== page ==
I will produce a case study

For this assignment I will produce a case study showing how psychological theories can be used to explain human behaviour.

In order for me to carry out my case study I am going on a work placement at a nursery. The psychological theories that I will use to explain child behaviour are attachment and separation.

The theories that I will look at closely are Ainsworth, Bowlby 1948, Lorenz 1952, Robertson and Bowlby, Schaffer and Emerson 1964, Spitz and Wolf 1964, Ainsworth and Bell 1970, Rutter 1981, Cockett and Tripp 1994.

Before I begin to explain these theorists I will define attachment and separation.

Attachment is a strong emotional tie that develops over time between an infant and their primary caregiver(s)

Cardwell, et al, 2000, page 29

Maurer and Maurer (1989) suggested that the form attachment takes depends on the interaction between two people (infant and caregiver) rather than just being together.

Separation means being separated from a caregiver. Deprivation means that there has been a disruption in the attachment bond, separation or loss of attachments.

Privation, on the other hand, implies that no attachment bond has been formed. I will explain about the effects of separation later on in this case study.

Attachment is assessed in terms of four aspects of the infant’s behaviour: –

Separation Anxiety: – This is the discomfort the child shows when left by their caregiver.

The infant’s willingness to explore: – It is assumed that a more securely attached child will explore more widely.

Stranger anxiety: – Security of attachment is assumed to be related to greater stranger anxiety.

Reunion behaviour: – Insecurely attachment children often greet their caregivers return by ignoring them or behaving ambivalently.

Ainsworth and Bell 1970

Mary Ainsworth developed a method to assess secure and insecure attachments between a child and its primary caregiver. This process is called ‘The Stranger Situation’. The importance of the stranger situation as a research appliance is that it allows researchers to assess whether or not children are securely attached. Ainsworth and Bell (1970) classified the children to be in one of three groups, which were secure, insecure and avoidant. The stranger situation takes place in a laboratory with a set arrangement of attractive toys and furniture. The infants have to be mobile and aged between 12-18 months.

In the stranger situation the following sequence of events take place:

1. The mother and child are introduced to the room.

2. The mother and child are left alone and the child can investigate the toys.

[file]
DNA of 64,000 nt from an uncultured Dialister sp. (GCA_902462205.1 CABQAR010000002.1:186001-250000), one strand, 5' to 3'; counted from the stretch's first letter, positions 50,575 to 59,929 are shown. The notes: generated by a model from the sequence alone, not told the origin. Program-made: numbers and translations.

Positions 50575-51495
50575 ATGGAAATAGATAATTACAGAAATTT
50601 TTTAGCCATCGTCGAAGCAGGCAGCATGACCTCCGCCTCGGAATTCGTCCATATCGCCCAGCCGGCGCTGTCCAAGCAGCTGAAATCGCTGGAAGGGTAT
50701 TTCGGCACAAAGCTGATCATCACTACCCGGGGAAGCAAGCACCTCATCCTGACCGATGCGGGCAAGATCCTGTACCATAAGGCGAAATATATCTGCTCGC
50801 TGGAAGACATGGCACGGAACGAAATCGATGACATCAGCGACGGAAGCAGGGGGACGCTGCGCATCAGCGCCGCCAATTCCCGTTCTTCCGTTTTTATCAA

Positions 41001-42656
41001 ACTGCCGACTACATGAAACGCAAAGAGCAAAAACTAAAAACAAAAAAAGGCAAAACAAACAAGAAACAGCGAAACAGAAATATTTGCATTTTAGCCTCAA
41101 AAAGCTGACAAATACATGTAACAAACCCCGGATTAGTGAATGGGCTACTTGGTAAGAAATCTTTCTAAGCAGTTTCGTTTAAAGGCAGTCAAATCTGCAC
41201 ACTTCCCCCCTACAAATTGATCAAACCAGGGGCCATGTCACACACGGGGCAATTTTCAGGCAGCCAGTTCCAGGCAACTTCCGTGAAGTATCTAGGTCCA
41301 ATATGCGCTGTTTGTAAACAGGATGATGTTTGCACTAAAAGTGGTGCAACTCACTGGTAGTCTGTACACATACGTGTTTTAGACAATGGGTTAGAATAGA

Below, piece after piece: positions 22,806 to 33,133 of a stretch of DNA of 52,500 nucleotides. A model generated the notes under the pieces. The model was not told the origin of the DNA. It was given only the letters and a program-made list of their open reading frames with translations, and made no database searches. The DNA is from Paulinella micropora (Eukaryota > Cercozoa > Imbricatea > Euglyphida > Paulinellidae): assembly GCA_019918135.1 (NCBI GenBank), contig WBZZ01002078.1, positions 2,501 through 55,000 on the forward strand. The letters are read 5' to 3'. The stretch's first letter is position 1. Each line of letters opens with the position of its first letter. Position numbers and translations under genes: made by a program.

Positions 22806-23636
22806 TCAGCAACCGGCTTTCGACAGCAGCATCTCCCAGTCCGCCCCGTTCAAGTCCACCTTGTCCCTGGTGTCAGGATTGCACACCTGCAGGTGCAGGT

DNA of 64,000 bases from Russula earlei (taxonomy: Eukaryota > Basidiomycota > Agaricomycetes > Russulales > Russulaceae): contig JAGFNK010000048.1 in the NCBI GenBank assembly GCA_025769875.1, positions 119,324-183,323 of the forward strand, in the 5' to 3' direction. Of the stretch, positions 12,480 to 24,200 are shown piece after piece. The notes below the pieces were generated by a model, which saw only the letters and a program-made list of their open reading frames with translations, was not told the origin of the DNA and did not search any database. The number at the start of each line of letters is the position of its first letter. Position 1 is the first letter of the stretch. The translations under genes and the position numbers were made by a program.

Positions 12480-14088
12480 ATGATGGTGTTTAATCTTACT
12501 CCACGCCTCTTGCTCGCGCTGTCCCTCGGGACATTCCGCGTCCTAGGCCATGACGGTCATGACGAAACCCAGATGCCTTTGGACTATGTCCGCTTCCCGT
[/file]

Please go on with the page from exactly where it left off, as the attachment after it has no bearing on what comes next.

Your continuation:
3. A stranger enters the room and talks to the mother. The stranger gradually approaches the infant with a toy.

4. The mother leaves the child alone with the stranger, and the stranger interacts with the child.

5. The mother returns to greet and comfort the child.

6. The mother leaves the child with the stranger.

7. The stranger tries to engage the child.

8. The mother returns.

Dr John Bowlby 1948

One of the first major investigations was carried out by a British child psychiatrist Dr John Bowlby. Bowlby looked into how and why babies make attachments. The main ideology of that period focussed on the importance to make a bond, which was seen as something natural. Bowlby also researched children’s emotional development, especially children who had been separated from their mothers.

Bowlby believed that if children’s attachment were broken then they did not develop healthy personalities, so therefore this provided evidence that attachment was a main ingredient for a healthy personality. Bowlby said that attachment is one of the main forms of survival. It helps to ensure protection, food and warmth. This allows the young to be around adults and learn how to look after themselves, this is done through imitation. This type of behaviour is predominantly seen in animals. Bowbly later suggests that attachment is seen as a ‘secure base’, which allows offspring to explore the environment around them, which helps cognitive development.

Bowlby believed that infants are born programmed to make an attachment with their caregivers and caregivers to make an attachment with their infants. Infants are born with natural tendency to express social behaviour and bring out social responses from caregivers. Bowlby suggests that an attachment before the age of 21/2 is vital, as it will be impossible to do later. A child with no attachment or a weak attachment will suffer from emotional damage and it may have an effect on future relationships. Bowlby argued that early attachments form templates for future relationships. This draws on ethological studies such as that of Lorenz.

Lorenz (1952) imprinting on non-human animals

Konrad Lorenz (1952) studied the behaviour of birds. Birds are precocial animals because they are mobile from the moment of hatching. The most likely imprinting occurs on the first moving object they see at that moment and these imprints have short and long term effects.